Prose · Writing 101

Writing 101: Points of View


Mary was devastated that her knit and natter group had been cancelled this morning. She enjoyed the social occasion and it was the perfect excuse to do some knitting whilst having a chat over a cup of tea with the other members. The sun was shining and her husband was busy painting the living room so she decided to take her knitting and visit the park.

When she arrived she sat on the bench closest to the lake so she could watch the ducks. There were always so many of them during the warmer months on the lake and she couldn’t wait to bring her grand-daughter down to feed them. She would be seeing her daughter at the end of the week and she was eager to have finished the red spring cardigan she was knitting for Izzy, her grand-daughter. She pulled the large ball of red wool out of her bag along with her knitting needles and set to work.

Mary hadn’t been sitting on the bench long when she noticed a couple who had just turned onto the path. The man seemed distressed and angry and was crying. He kept pointing at her and the woman was looking in her direction. She tried to ignore them but she could sense his anger and with very few people about it worried her so much that she decided to leave the park and head home and so she quickly stuffed her knitting away, grabbed her bag and left.


David enjoyed the walks round the park with Trudi. They went every Wednesday at 10.30am, Trudi would meet him at his house. He loved to look at the plants and enjoyed watching the park change colour with each season, the lake was his favourite part and they would always walk right round it. There were never many people at the park during the mornings so it was the perfect time to go.

This morning was just as every other morning. He held Trudi’s hand as they walked into the park and he pointed out the buds that were appearing on the trees and noticed the daffodils and pansies that were growing in the flower beds. They were just joining the path to start walking around the lake and as they turned the corner David stopped walking. He looked ahead and noticed an elderly woman sat on his bench.

“She is sat in my seat. Why is she sat in my seat. That is my seat.” He was pointing at the lady to make sure Trudi could see her. Trudi looked to where he was pointing and then responded.

“It’s OK, Let’s walk around the lake and then maybe we can sit down after.”

“No! We always sit down first and watch the ducks and we always sit on that seat!” David felt lost and didn’t know what to do, he couldn’t stop the tears. It was all going wrong, this wasn’t how it was meant to be.

Then he noticed that the lady was packing her things away and she got up and left.


Trudi made her way to David’s house as she did every Wednesday morning to join him for a walk around the park. She had been running late as she had to fill the car with petrol first and was glad that she made it just in time, David didn’t like people being late.

They walked down to the park and his hand slipped into hers, she didn’t mind, she knew that it made him feel safe. He seemed to know a lot about the flowers and the trees in the park and would eagerly share his knowledge, she had only been seeing him for 6 months and he was teaching her a lot.

As they rounded the corner to the lake she felt David stop and tense up. He was becoming quite distressed and his hand had tightened round hers.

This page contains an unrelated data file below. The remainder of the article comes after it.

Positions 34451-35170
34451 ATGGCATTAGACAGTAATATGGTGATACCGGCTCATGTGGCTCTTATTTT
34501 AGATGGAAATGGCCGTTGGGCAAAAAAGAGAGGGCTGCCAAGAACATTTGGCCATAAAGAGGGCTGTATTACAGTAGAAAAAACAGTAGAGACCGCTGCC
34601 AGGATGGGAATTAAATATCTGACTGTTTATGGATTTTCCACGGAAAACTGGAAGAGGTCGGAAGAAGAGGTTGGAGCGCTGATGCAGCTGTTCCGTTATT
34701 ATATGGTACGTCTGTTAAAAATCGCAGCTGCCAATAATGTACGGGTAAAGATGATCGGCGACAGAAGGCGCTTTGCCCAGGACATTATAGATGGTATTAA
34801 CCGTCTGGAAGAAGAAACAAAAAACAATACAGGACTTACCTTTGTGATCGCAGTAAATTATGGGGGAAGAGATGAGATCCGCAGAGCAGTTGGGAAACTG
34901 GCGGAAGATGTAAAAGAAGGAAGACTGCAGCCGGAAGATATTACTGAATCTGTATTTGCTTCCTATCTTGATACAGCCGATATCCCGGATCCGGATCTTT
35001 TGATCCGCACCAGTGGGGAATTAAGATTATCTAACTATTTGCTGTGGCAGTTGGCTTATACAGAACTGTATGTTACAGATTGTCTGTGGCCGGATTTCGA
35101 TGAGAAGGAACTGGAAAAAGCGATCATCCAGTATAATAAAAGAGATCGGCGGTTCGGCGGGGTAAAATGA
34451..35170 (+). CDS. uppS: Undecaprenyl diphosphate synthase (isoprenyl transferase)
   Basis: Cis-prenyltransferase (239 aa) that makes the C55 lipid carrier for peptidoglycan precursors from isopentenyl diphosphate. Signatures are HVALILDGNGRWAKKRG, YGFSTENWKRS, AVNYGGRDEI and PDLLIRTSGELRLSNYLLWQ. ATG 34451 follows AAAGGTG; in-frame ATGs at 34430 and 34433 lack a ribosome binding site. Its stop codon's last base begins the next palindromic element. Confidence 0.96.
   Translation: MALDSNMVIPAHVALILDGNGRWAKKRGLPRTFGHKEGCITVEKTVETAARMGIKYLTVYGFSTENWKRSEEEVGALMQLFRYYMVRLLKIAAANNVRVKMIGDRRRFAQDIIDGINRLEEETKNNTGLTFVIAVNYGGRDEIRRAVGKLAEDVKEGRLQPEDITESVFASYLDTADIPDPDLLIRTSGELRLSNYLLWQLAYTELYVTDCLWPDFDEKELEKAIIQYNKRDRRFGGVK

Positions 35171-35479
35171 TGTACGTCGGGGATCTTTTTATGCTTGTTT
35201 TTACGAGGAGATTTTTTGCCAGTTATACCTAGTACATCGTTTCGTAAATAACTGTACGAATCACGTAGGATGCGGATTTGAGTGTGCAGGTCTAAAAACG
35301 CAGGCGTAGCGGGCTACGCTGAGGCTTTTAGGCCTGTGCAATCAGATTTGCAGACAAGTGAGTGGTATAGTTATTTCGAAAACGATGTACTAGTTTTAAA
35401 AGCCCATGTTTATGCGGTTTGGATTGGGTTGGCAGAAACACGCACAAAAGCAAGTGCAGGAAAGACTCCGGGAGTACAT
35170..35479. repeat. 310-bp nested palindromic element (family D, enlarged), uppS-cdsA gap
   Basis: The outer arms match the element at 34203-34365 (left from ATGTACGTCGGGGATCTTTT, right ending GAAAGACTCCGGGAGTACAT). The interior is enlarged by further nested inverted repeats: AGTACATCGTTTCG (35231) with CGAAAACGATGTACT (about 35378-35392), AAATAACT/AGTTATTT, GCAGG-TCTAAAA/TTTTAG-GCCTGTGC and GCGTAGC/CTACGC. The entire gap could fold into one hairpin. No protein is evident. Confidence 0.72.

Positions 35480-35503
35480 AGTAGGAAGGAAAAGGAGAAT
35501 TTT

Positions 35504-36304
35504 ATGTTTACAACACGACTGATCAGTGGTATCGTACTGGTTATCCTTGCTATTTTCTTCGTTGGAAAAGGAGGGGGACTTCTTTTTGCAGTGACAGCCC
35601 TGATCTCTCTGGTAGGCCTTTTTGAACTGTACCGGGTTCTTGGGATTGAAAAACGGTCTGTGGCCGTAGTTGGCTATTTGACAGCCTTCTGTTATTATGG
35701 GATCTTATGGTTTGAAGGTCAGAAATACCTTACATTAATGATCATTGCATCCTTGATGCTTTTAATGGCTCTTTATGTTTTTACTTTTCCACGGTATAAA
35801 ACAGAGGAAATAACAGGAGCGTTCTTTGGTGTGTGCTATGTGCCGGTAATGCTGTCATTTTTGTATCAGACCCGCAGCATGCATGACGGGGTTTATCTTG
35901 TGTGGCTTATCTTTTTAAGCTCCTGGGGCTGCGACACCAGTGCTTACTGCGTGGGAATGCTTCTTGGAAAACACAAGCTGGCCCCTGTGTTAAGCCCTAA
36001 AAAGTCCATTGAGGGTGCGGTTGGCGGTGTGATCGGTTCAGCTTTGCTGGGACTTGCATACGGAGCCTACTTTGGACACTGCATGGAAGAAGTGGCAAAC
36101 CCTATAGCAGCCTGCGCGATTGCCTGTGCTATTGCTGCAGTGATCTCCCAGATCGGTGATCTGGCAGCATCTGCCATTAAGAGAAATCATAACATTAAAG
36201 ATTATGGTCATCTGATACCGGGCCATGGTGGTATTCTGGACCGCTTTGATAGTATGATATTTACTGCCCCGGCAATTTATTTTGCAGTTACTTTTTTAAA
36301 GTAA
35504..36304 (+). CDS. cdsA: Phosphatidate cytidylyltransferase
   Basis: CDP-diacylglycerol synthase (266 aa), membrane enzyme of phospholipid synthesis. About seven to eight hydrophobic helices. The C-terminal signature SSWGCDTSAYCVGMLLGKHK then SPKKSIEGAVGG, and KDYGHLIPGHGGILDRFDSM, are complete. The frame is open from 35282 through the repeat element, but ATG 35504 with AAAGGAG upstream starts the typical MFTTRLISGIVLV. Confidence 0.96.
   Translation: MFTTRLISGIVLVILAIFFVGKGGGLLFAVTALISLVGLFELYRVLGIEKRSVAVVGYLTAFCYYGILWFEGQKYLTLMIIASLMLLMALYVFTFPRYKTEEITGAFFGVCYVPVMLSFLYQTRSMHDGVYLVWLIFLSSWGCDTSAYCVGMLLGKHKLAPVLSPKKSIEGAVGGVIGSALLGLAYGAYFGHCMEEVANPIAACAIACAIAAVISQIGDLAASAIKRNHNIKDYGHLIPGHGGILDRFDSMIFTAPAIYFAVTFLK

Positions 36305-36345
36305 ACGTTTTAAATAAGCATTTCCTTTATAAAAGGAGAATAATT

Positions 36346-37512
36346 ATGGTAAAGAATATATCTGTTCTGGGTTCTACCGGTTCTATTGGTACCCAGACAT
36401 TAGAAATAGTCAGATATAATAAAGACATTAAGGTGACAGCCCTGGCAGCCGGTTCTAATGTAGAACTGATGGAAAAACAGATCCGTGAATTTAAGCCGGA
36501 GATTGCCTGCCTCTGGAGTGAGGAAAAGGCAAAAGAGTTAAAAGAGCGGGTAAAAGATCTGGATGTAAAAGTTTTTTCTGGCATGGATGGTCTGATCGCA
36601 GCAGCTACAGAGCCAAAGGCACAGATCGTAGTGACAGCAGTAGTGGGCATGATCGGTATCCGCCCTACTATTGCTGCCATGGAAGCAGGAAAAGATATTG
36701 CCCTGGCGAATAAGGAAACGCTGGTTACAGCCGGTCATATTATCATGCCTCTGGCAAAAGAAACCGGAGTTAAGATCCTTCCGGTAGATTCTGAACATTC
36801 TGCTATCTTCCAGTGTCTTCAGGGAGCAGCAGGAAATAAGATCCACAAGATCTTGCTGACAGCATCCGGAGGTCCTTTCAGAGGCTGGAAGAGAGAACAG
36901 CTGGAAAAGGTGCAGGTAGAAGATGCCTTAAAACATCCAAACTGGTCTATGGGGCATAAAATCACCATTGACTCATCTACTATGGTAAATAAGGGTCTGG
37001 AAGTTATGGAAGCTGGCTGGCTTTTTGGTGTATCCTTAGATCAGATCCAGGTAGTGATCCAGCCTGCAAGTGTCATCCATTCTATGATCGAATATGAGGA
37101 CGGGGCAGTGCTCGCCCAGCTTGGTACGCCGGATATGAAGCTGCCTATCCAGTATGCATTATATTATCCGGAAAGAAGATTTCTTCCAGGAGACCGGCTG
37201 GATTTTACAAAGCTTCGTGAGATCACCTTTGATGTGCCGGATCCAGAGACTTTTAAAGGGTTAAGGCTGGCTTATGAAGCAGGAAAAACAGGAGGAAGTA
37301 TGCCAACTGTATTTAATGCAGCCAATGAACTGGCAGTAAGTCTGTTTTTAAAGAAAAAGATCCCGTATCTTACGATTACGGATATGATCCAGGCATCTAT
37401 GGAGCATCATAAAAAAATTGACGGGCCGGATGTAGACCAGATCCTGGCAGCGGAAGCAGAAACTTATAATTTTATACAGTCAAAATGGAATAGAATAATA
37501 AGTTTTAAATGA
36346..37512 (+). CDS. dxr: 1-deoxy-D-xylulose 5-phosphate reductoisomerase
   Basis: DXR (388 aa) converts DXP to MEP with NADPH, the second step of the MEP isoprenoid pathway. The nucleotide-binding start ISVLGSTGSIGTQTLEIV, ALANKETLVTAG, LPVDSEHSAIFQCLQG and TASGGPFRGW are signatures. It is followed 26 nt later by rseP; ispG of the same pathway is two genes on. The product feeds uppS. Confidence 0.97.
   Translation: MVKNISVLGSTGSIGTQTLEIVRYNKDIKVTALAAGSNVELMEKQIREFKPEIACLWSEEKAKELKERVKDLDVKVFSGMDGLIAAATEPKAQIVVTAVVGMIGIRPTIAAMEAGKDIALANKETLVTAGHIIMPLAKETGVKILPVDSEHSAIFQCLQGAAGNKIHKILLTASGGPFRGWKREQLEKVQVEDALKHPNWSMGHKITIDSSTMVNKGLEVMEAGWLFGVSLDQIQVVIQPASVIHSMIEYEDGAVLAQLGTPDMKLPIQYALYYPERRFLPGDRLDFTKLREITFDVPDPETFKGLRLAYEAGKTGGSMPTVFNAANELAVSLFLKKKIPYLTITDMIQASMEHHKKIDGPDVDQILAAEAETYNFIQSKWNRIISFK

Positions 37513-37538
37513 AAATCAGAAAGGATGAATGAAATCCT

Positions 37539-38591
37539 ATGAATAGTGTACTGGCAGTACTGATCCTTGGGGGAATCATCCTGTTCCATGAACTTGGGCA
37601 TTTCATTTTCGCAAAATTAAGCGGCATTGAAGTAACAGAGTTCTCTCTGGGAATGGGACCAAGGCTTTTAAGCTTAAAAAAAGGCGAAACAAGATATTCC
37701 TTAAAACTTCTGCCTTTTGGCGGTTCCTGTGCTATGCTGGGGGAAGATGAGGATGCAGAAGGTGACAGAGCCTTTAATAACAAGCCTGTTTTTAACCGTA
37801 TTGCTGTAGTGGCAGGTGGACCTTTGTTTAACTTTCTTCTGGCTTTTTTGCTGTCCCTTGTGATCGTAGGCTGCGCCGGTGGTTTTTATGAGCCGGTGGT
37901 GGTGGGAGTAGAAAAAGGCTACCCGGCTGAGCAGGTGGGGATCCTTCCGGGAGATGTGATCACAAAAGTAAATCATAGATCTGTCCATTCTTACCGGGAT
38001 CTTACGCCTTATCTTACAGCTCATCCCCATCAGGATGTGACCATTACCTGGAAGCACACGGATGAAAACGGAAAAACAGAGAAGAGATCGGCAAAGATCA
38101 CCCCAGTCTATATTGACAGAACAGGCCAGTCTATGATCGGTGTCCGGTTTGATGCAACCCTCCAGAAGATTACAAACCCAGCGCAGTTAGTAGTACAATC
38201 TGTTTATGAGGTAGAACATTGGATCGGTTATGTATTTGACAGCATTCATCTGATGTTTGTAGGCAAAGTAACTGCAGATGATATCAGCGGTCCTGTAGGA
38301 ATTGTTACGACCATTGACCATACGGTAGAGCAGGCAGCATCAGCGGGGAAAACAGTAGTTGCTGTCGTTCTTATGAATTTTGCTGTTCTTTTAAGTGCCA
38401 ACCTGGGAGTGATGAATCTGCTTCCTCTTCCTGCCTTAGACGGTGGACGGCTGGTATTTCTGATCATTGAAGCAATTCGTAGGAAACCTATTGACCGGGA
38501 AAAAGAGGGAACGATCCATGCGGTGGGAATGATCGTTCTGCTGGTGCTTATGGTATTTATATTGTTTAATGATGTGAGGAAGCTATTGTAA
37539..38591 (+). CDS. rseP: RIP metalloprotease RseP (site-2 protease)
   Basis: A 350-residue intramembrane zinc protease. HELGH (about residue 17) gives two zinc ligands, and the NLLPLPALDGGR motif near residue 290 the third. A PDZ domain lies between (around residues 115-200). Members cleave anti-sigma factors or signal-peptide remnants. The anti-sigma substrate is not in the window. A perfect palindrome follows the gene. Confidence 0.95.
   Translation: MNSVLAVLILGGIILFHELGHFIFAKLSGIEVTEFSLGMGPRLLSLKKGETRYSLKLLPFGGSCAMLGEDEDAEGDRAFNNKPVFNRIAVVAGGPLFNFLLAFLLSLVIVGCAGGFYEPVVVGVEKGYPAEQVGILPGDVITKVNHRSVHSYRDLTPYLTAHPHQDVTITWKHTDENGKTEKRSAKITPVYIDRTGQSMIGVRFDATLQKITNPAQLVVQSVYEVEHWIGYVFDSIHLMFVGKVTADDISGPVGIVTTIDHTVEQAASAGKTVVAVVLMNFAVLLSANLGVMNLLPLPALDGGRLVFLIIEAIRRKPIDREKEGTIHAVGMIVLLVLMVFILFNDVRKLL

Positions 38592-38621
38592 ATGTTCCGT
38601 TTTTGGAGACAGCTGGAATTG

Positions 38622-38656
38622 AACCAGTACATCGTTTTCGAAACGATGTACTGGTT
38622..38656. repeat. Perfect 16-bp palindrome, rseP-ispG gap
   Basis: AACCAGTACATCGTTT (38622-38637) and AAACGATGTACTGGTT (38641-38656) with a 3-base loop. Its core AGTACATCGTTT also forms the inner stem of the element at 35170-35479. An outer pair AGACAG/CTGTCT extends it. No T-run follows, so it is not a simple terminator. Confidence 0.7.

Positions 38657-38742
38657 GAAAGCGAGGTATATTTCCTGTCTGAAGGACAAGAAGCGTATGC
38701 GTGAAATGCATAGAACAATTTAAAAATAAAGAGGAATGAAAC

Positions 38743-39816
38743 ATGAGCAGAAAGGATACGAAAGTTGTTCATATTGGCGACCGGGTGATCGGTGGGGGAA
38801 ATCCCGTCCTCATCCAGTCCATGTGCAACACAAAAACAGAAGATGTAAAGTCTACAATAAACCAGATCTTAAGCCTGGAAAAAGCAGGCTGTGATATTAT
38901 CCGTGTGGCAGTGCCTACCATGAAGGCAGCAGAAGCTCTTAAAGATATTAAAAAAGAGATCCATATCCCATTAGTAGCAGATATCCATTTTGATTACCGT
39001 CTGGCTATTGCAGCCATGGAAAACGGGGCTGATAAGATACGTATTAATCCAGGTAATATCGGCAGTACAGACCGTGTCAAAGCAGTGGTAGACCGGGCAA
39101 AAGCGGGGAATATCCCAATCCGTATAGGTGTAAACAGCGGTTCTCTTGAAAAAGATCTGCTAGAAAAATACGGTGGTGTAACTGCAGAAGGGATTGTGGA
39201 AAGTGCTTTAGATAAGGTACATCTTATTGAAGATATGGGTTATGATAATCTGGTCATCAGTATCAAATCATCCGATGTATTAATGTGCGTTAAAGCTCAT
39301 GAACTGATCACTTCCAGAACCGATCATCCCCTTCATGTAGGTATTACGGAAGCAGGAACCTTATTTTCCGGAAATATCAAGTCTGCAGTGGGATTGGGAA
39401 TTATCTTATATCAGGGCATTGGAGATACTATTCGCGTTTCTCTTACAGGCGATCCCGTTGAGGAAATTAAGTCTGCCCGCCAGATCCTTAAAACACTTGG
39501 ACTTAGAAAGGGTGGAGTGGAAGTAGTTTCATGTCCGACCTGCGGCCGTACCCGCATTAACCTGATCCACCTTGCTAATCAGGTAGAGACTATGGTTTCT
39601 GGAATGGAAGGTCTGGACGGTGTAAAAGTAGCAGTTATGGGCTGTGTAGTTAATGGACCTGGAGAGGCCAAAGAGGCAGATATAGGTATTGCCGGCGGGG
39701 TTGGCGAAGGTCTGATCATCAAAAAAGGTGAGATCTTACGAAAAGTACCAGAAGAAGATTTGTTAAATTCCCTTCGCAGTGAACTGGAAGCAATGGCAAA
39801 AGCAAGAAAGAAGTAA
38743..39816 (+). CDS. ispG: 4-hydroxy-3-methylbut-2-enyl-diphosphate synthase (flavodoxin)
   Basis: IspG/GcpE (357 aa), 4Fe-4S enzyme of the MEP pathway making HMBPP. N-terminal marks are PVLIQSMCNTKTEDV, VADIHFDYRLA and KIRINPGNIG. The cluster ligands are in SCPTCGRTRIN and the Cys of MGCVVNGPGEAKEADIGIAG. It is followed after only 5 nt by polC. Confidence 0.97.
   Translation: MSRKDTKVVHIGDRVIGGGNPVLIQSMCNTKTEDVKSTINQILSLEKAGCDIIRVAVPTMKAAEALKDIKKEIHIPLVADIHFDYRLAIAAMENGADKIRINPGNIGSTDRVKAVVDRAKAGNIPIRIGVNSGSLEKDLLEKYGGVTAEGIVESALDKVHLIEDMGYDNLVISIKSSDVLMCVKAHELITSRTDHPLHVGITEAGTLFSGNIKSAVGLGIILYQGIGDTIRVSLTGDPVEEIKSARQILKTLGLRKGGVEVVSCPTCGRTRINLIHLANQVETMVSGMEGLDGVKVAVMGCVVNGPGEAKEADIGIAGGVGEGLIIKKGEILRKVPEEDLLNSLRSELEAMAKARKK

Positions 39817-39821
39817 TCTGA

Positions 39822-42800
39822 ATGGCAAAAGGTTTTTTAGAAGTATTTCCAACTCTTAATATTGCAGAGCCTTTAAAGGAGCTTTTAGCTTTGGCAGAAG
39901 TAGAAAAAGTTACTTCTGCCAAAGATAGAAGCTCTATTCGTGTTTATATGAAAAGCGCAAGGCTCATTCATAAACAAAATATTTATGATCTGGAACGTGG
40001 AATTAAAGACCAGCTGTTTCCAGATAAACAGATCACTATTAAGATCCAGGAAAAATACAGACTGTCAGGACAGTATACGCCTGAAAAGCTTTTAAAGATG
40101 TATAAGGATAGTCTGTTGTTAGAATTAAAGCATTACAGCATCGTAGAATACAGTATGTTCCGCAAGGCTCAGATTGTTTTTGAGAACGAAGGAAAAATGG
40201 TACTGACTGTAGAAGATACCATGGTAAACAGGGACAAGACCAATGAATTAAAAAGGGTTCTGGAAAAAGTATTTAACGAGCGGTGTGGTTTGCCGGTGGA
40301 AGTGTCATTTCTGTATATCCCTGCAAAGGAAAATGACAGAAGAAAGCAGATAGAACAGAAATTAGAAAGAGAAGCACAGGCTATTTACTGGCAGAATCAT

“She is sat in my seat. Why is she sat in my seat. That is my seat.” David’s voice was filled with anger and Trudi looked to where he was pointing and noticed an elderly lady sat on the bench knitting. It was the bench they always stopped at to watch the ducks.

“It’s OK, Let’s walk around the lake and then maybe we can sit down after.” She tried to reassure him but she was annoyed with herself for not being more alert to any potential triggers, she often glanced ahead so she would be prepared but the park had been so quiet that morning that she didn’t think about it. She knew David would not accept her idea but she had to try.

“No! We always sit down first and watch the ducks and we always sit on that seat!” David did not take his eyes of the woman on the bench as he spoke and tears started to run down his cheeks. Trudi looked over at the woman wondering whether it would be wrong to ask her to move to a different bench or try to convince David to sit elsewhere, although she knew the latter would be pointless. Just at that point the woman packed her things away and left. Trudi felt awful because she sensed that the woman had left in a rush and wondered whether it was because of David being upset, his body language could often be misinterpreted. As his carer she had seen this happen so often but not many people realised that David had autism.

Prompt: A man and a woman walk through the park together, holding hands. They pass an old woman sitting on a bench. The old woman is knitting a small, red sweater. The man begins to cry. Write this scene.

Twist: write the scene from three different points of view.


4 thoughts on “Writing 101: Points of View

  1. I enjoyed reading this so much, as a one to one for a young girl with autism, I instantly identified with the way triggers are often mistaken for bad behavior. This was well written in a way that made me want to read on!

    1. Thank you for your lovely comment and taking the time to read. I’m so glad you were able to identify with it as well. I can only write based on my own experience with autism and that is very limited to be honest. Glad you enjoyed it as well.

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